How to Fail at Accessibility – Several People Are Coding


Testing

What does accessibility on the web even mean? It is very broadly scoped, but thankfully also thoroughly documented. The W3C established what is known as the Web Content Accessibility Guidelines, or WCAG. If you check out this lovely doc, you’ll find everything you’ve ever wanted to know about web accessibility in a lengthy format.

A screenshot from the Web Content Accessibility Guidelines on W3C.org

These guidelines break down accessibility compliance to three grades: Levels A, AA, and AAA, with specific criteria for each on what is or isn’t WCAG compliant. Each level defines stricter adherence to supported accessible functionality, with Level A being the lowest level of compliance, and Level AAA being the most strict. At Slack, we aim to meet Level AA for all of our features, and for Level AAA compliance wherever possible.

The spectrum of human abilities and the technology to support them is infinitely broad, and there are complexities that even these guidelines don’t properly address. For now, we’ll get you started on four areas you can test now — the Hello, World of accessibility, if you will — and I’ll let you dig into more nuanced support later. These four areas are: color contrast, user interface zoom support, keyboard interaction models, and screenreader support.

🌈 Color Contrast

When looking at contrast, we’re not evaluating every last color across your beautiful website: instead we’re interested in making sure the information and interactive elements on your website are perceivable and understandable. That means, specifically, the body copy, large text (meaning anything bold 14pt or 18pt non-bold and up), and UI elements on your website, such as iconography and form elements.

A few examples of where to check for color contrast

The best tool for the job here is the Colour Contrast Analyzer, which lets you use an eyedropper or hex code to check foreground and background colors, and will immediately tell you whether or not you meet the criteria at the bottom. It should come as no surprise that light gray text on a white background does not meet the contrast requirement.

A pass and fail example within Colour Contrast Analyzer

🔎 User Interface Zoom

UI Zoom refers to the browser’s built-in zoom functionality that is toggled using CMD or CTRL +/ -. At Slack, our designers provide mock-ups at the different zoom levels we support whenever relevant. The easiest way to go about testing this is to simply zoom in a few levels and spend a day or two looking for broken areas in your interface.

An example of a design for various UI zoom levels

⌨️ Keyboard Navigation

Also known as the Keyboard Interaction Model. This refers to navigating your web content using only a keyboard, most commonly using the Tab and Shift + Tab keys to move forward and backward, and using Arrow keys, Enter, and Esc to interact with UI elements.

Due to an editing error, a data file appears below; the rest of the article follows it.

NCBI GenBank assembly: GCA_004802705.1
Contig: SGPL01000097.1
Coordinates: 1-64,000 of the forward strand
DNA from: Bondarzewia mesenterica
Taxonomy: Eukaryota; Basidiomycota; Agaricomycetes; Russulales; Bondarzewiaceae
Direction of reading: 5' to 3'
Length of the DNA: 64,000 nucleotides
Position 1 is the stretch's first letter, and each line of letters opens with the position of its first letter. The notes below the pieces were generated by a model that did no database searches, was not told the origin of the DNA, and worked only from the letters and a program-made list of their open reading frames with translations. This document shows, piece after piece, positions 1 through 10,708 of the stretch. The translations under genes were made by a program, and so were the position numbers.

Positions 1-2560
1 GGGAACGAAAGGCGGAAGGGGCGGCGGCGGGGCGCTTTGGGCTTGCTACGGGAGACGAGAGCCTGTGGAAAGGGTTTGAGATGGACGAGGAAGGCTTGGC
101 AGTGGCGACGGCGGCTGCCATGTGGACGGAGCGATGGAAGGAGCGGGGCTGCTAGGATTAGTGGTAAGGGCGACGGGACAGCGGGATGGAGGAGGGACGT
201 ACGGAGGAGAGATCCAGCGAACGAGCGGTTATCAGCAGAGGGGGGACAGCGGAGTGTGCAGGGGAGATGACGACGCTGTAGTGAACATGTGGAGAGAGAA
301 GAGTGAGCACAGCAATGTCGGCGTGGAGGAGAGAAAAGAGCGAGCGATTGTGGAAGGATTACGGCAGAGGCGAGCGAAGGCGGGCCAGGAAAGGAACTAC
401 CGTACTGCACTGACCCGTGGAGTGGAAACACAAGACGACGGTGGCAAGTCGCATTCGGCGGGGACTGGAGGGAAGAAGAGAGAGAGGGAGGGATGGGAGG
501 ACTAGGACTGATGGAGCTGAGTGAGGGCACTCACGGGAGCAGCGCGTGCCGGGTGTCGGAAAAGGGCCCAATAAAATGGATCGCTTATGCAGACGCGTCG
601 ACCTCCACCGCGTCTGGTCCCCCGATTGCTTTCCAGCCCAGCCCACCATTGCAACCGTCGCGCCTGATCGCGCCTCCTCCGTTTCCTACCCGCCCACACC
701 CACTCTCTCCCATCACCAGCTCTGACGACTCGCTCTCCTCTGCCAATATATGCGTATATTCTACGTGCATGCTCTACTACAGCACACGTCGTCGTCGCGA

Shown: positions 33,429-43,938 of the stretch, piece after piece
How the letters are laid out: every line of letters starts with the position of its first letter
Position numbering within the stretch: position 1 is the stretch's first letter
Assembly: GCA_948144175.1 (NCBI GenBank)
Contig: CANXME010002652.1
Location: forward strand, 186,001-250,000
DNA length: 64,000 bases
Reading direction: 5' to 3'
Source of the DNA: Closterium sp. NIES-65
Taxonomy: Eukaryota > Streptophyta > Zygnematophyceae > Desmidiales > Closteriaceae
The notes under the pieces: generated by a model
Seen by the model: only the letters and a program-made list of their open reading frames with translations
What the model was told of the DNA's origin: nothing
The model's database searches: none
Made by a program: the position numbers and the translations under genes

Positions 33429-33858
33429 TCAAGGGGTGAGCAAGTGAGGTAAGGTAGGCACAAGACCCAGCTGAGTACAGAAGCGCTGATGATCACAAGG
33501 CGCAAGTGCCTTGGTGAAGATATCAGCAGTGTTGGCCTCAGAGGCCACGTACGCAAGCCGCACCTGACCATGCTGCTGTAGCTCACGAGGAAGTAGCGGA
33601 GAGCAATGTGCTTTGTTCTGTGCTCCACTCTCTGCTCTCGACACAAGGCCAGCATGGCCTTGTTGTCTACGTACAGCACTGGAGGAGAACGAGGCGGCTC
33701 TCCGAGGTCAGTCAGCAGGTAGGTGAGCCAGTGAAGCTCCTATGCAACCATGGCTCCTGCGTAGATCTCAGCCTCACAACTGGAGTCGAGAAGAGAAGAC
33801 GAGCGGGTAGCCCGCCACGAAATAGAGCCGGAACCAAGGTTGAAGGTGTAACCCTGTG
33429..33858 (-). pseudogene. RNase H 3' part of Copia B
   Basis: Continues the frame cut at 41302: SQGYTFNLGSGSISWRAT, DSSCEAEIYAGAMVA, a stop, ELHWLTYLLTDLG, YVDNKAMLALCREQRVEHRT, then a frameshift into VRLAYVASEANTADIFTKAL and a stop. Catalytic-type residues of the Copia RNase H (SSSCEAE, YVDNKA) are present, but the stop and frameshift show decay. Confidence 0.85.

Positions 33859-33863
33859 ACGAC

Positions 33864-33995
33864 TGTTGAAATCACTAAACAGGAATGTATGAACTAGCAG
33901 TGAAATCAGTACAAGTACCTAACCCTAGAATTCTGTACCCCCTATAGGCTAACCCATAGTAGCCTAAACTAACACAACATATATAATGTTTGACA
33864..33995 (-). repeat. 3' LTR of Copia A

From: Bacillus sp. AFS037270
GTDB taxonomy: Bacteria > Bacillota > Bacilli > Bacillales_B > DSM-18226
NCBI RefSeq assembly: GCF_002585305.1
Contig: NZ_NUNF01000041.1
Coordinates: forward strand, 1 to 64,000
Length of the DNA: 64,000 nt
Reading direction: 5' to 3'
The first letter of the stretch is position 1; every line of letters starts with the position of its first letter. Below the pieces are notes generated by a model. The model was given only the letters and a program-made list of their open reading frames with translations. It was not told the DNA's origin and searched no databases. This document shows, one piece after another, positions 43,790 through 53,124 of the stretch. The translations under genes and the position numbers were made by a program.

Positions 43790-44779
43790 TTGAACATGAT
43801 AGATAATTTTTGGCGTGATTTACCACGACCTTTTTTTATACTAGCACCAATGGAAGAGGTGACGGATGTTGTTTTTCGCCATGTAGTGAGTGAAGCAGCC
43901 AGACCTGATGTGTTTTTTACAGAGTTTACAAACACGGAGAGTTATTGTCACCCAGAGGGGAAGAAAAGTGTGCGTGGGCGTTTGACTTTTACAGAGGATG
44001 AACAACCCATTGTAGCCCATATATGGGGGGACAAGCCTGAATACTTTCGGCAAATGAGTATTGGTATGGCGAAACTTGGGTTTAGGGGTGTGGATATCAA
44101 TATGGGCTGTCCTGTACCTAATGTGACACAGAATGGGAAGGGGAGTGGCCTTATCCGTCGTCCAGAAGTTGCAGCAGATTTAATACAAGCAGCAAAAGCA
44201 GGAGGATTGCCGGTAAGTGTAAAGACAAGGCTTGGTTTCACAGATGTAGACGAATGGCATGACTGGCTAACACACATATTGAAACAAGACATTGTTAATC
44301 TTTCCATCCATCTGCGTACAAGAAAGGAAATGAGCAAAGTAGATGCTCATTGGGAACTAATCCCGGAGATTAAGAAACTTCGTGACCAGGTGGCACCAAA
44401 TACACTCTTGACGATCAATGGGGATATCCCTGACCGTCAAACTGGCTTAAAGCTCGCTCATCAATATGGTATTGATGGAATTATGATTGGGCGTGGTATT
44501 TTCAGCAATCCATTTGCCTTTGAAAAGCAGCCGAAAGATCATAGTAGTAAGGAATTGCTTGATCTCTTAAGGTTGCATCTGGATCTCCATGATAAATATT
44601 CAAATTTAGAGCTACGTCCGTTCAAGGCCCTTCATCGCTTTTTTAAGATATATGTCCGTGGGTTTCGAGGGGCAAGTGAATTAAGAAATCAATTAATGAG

Every year in May, our accessibility team hosts a week-long challenge for Global Accessibility Awareness Day where they encourage us to put our mice away in our desk drawers, and spend the week using Slack only by keyboard. I remember trying this last year and finding both how many ways I was able to be more efficient, and also ways where I struggled because I didn’t know what the different common patterns are.

Within the Slack client, we provide this handy palette of key commands to help folks who may have mobility limitations, and also to enable people to become power users of Slack.

An example of the keyboard shortcut panel in Slack, toggled using CMD + /

In addition to keyboard-support, accessibility guidelines require that you indicate what has current focus, visualized here by a fuzzy blue ring.

An example focus ring that follows along as you tab around

An important thing to look out for while you’re testing out your interface is if you notice that you’re able to tab into a section, but then are unable to tab away from it. These are known as keyboard traps and should be avoided.

A cat falling into a trap. Don’t do this to your keyboard users.

💬 Screenreader support

If you’ve fixed up your keyboard interaction model, you’re already halfway there! Screenreaders are a type of assistive technology that audibly dictate what a user is currently interfacing with, particularly useful for folks with low or no vision.

If you have a Mac, screenreader software is built in with VoiceOver. To turn this on, open up Systems Preferences, navigate to the Accessibility tab, and enable VoiceOver. There are equivalent free software options for PCs as well, such as NVDA.

The toggle to enable VoiceOver on a Mac

Here’s a quick preview for what it’s like using a screenreader: you’ll notice as the keyboard focuses on an element, the screenreader will first announce what type of element it is, how it’s defined, and then will update as you’re interacting with it. Can you guess what interface this is just by listening?

An example using VoiceOver — check out the answer here!

Additionally, screen readers use what’s known as a rotor for quickly navigating around sections on a webpage. This is one of the reasons to make sure you’re using well-defined and semantic HTML markup to begin with, as that’s how the rotor indexes your content. You can pull the rotor up using Control + Option + U, and move left or right to access the different menus available.

An example of using the rotor tool with VoiceOver



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